The next morning the traveler moves on. In some versions, he puts the stone in his bag to make soup from the next time; in others he gives it to the appreciative townspeople. But in no version does he actually eat it. This is very important. Remember this.

There are many versions of this story, but they all have the same moral: what you can't get by asking directly, you may be able to get just by hanging around and starting an interesting project.

What does this have to do with the Moynihan Station project, you ask? Well, here's the thing: do you think anyone really wants to catch a train in the old Farley Post Office? Look at this picture of the old Penn Station:

Now look at this picture of the Farley Post office by Tom Fletcher:

Whee! Look at all those steps. Now let's say you've been working hard all day at an office nearby and you just want to get on the 5:20, crack your Bud and stare at the embankments for an hour. Are you going to want to walk up all those steps? Now imagine that you're going up to Brattleboro for the three-day weekend with your big wheelie suitcase. You don't want to climb steps! Look back at the photo for the old Penn Station. No steps! Do you know any other train station with steps like that?

The Farley Post Office made a good post office, and it might make a good mall or a good facade for an arena, but it won't make a good train station. Catching a train there would be more glamorous than scuttling like a rat through the Central Corridor, but it won't be any more convenient, especially with the multiple levels that are planned.

Going back to my post from yesterday about what we really want from Penn Station: an end to the scramble, better connections, higher ceilings and daylight. Maybe a nice symbol or two. But this report from the Regional Plan Association doesn't hide the fact that Senator Moynihan's original plan would not have helped much with any of those things. What would be really nice would be to have the old Penn Station back, in its original place next to the Seventh Avenue Subway.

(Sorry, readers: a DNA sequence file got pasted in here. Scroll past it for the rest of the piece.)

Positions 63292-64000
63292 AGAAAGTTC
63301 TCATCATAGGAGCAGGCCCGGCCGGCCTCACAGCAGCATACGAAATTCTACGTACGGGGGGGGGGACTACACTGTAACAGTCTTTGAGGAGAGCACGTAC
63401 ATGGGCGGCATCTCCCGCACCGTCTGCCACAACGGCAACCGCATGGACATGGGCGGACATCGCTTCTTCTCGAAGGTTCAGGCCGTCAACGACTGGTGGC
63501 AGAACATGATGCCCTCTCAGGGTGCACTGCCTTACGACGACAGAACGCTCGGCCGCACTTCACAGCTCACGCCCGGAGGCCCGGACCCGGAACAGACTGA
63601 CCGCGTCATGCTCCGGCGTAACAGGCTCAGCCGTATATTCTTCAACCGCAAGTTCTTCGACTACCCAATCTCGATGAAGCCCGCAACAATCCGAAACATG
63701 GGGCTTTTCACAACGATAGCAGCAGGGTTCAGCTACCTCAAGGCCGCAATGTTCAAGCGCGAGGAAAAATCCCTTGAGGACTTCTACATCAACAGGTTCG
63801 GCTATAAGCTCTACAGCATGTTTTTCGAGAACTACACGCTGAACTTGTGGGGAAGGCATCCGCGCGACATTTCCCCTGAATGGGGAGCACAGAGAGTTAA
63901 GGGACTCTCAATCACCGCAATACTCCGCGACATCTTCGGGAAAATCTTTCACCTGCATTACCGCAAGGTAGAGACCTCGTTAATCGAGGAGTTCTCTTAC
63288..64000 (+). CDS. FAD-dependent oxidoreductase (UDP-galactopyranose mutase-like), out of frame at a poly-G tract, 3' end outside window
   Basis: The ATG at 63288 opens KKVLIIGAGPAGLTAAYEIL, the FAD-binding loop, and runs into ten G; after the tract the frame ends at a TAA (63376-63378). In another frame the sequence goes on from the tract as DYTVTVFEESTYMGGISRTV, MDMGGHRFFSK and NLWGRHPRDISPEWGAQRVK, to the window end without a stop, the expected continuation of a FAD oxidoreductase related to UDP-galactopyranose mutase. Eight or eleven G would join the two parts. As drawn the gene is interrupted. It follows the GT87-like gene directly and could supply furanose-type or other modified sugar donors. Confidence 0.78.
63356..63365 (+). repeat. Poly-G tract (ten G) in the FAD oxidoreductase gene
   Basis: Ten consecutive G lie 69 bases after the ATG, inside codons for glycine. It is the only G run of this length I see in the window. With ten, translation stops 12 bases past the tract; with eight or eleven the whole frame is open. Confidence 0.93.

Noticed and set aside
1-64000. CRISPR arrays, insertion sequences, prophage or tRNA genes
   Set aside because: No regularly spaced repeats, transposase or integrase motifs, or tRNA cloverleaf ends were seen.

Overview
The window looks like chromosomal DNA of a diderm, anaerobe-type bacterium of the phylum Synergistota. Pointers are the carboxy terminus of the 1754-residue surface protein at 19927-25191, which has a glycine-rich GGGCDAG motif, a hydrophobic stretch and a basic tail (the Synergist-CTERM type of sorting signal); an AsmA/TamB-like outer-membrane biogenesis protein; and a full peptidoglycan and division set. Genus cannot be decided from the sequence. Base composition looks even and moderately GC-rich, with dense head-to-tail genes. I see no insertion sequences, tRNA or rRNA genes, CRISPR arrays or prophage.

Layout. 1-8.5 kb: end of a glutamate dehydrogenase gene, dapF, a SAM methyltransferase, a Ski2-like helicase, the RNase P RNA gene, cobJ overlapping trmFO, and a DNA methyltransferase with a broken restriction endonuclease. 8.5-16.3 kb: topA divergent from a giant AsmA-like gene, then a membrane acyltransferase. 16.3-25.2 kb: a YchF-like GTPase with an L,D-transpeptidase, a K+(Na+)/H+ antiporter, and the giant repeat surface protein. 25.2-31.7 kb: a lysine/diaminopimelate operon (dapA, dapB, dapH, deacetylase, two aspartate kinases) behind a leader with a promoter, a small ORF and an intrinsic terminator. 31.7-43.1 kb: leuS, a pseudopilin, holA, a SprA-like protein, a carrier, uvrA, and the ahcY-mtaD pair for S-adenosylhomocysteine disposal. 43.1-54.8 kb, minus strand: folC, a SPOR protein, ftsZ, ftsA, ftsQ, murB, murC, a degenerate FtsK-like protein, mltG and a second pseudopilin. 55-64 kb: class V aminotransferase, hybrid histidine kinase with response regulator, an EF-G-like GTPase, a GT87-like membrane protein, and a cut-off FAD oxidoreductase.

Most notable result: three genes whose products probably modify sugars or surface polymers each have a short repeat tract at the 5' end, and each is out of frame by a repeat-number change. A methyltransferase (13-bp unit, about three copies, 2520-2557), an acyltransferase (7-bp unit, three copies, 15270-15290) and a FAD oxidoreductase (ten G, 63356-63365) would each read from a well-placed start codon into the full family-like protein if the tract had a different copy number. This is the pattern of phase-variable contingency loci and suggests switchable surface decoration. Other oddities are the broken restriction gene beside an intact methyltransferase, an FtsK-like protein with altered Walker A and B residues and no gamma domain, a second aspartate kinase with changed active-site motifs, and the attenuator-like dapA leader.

The problem is that they didn't just tear down Penn Station. They built two of the ugliest buildings in the city. These buildings, Two Penn Plaza and Madison Square Garden #3, are so bland that they don't even make lists of the ugliest buildings in the city. People don't want to think about them enough to write them down. But they're there, and they're used, practically every day, for all kinds of important things. I've been to Madison Square Garden three times: for the circus, the Garlic Festival and a Nader rally. We need to keep Madison Square Garden in business so that New York may someday host the Garlic Festival again. And what about the offices in Two Penn Plaza?

Well, it turns out that last year Shelly Silver tipped a nice plateful of stew beef into our pot. He convinced the Dolans, the owners of Madison Square Garden, to move it to the Post Office and got some developers to promise that they would build lots more office buildings. Two Penn Plaza may wind up staying, but the Garden will be gone, which will let the government rebuild Penn Station as "Moynihan East." The Municipal Art Society has the rendering.

There are lots of problems with the plan. I won't go into them here, but the Municipal Art Society is doing a good job of keeping track of them, and I encourage you to follow their blog and take action to keep the state from giving too much away to the developers.

The main issue is the cost. I think it's up to $3 billion now. Everything seems to be $3 billion: the THE THE Tunnel, the PATH upgrades, you name it. We've got declining revenues, everything is costing more, and the government is promising $3 billion left and right. The total cost for this project, including all the office buildings that Stephen Ross is drooling over, comes to $14 billion, but my understanding is that the developrs will pay the $11 billion.

What's one way to save money? Drop the Post Office conversion. It's too far from the subway, nobody wants to catch a train there, it won't get rid of the scramble. It's not the old Penn Station, and it never will be. It's got lots and lots of steps. The only people who are still clinging to it are the preservationists who are hoping that they will finally fulfill their oath and have peace. I'll tell you what, preservationists: if you just make sure that something gets built east of Eighth Avenue that has nice high ceilings, lets in natural light and doesn't look too hideous, then I will hold the oath fulfilled, and ye shall have peace and depart for ever.